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Institutional Basis of European Migration Policy | European Union |

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Institutional Basis of European Migration Policy

Sandra Lavenex

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European cooperation on matters of asylum and migration policy has been communitised step-by-step.

Until the end of the 1990s, intergovernmental decision-making procedures predominated, and this concentrated influence over common policies in the hands of representatives of the member states in the Council of the European Union (also called the Council of Ministers), in this case the Ministers of Justice and Home Affairs. Under the now communitised decision rules, member states share central powers and responsibilities with the supranational institutions of the EU. The European Commission now has the exclusive right to adopt legislative initiatives. The European Parliament has the right to participate in decision-making (under the "co-decision procedure"), which means that its agreement is necessary in the legislation process. The Council of Ministers adopts resolutions based on a qualified majority, which means that individual states cannot exercise a veto and a minority can be overruled. The most important EU instruments on asylum and migration policy, however, were adopted under the earlier intergovernmental procedures. To a large extent, they represent the lowest common denominator among the member states.

Cooperation between EU member states in matters of immigration policy has its origin in the realisation of freedom of movement, particularly the decision taken by France, Germany and the Benelux countries with the first Schengen Agreement in 1985 to abolish all checks on persons at their internal borders. Although the European Commission simultaneously formulated the first guidelines for a Community policy on migration, its power was called into question by the member states, and any cooperation unfolded initially outside of European institutions on an intergovernmental level. Thus the Schengen Agreement specified that the states would determine measures to safeguard inner security after the abolition of border checks. These flanking measures were concluded with the 1990 Convention implementing the Schengen Agreement. Alongside cooperation on the part of the police and judiciary in criminal matters, this included the standardisation of regulations for foreigners entering and remaining for short stays within the "Schengen area" (a single Schengen visa), border police cooperation, and in asylum matters, the determination of the member states responsible for an asylum application. The provisions relating to asylum policy were adopted in the same year in the Dublin Asylum Convention, which was ratified by all EU member states and, after difficult internal policy ratification processes, came into force in 1997. Similarly, the Convention implementing the Schengen Agreement was subjected to considerable delay and did not come into force until 1995. Whereas the so-called "Schengen acquis" of 1997 was transferred into European law with the Treaty of Amsterdam, the "Schengen area" was expanded step by step beyond the original five member states. Today the Schengen regulations apply in all EU member states with the exception of Ireland and the United Kingdom, Bulgaria, Interner Link: Romania and Cyprus. Iceland, Norway and Switzerland are associated with the Agreement as non-EU member states.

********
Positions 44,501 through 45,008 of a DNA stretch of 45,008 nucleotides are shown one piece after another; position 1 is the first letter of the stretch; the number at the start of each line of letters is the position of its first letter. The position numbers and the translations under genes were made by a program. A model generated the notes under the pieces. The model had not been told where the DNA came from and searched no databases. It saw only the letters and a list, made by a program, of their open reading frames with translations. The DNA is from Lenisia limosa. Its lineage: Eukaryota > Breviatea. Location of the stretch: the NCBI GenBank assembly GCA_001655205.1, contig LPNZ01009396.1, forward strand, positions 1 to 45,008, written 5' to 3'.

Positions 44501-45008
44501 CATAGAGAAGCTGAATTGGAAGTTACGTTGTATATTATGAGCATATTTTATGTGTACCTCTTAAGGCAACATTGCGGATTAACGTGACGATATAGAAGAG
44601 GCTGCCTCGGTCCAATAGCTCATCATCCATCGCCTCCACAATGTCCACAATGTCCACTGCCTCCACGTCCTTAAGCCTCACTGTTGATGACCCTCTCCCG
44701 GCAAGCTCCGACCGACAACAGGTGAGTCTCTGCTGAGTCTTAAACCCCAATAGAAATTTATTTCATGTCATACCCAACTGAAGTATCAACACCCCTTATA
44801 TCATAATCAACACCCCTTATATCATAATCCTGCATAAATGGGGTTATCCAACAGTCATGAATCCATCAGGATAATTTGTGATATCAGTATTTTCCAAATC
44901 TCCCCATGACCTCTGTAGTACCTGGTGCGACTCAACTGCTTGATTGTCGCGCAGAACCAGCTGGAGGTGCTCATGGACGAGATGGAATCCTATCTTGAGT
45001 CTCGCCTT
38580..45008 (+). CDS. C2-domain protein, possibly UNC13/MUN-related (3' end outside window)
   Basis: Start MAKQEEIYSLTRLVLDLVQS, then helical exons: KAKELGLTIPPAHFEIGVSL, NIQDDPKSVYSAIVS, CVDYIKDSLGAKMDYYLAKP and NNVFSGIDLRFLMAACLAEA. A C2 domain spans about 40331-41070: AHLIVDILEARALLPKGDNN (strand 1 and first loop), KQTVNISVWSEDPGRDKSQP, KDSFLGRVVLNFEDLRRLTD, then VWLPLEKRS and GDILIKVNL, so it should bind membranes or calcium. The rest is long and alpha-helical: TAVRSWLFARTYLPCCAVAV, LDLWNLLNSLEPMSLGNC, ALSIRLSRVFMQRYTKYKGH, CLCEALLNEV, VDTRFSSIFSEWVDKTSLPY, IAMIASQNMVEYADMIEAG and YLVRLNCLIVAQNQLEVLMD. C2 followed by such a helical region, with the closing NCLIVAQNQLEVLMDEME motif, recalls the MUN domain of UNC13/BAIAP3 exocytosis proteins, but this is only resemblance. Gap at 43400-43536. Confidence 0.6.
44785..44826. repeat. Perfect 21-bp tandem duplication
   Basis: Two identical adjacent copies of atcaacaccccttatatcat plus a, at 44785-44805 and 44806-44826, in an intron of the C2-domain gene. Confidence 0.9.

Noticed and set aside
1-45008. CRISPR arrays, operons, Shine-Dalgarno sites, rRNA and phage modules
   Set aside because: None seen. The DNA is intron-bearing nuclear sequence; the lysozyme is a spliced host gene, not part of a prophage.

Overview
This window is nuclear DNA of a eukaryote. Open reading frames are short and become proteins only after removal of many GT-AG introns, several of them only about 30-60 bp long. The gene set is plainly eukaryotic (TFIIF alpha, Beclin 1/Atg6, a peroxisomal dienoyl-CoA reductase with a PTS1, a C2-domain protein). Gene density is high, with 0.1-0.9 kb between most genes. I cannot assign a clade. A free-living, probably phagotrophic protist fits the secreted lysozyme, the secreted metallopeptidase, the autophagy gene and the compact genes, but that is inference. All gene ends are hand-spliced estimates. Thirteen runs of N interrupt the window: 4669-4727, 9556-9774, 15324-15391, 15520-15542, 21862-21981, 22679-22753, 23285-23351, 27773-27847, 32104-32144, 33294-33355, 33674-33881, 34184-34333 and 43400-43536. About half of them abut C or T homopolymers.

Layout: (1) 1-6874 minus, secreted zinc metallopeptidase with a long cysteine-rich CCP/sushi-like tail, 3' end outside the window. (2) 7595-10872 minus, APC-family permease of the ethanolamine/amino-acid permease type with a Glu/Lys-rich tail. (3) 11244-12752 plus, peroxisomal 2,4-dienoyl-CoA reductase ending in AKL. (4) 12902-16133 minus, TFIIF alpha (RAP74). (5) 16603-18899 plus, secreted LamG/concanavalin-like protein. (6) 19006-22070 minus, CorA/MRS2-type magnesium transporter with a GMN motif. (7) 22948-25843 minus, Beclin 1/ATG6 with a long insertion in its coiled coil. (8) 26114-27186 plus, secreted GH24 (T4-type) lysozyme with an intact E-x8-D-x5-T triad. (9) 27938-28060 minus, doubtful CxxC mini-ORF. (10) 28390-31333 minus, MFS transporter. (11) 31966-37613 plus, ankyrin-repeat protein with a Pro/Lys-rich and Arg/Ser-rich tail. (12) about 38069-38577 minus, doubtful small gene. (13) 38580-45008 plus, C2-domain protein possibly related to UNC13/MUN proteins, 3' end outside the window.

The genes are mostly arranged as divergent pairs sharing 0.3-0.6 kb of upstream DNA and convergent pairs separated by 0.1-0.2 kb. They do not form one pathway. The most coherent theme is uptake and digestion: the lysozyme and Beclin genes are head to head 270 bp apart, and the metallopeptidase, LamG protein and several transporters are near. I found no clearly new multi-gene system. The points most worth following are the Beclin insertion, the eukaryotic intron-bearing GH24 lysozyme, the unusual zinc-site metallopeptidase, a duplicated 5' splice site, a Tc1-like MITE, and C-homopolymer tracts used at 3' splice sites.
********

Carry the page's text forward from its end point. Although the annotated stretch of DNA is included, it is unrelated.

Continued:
Intergovernmental cooperation within the Schengen framework can be regarded as the driving force and laboratory for EU-wide cooperation in matters of migration policy and, over and above that, in criminal and police issues. The coupling of cooperation on migration policy with questions of internal security has also given rise to a focus on control aspects of immigration policy.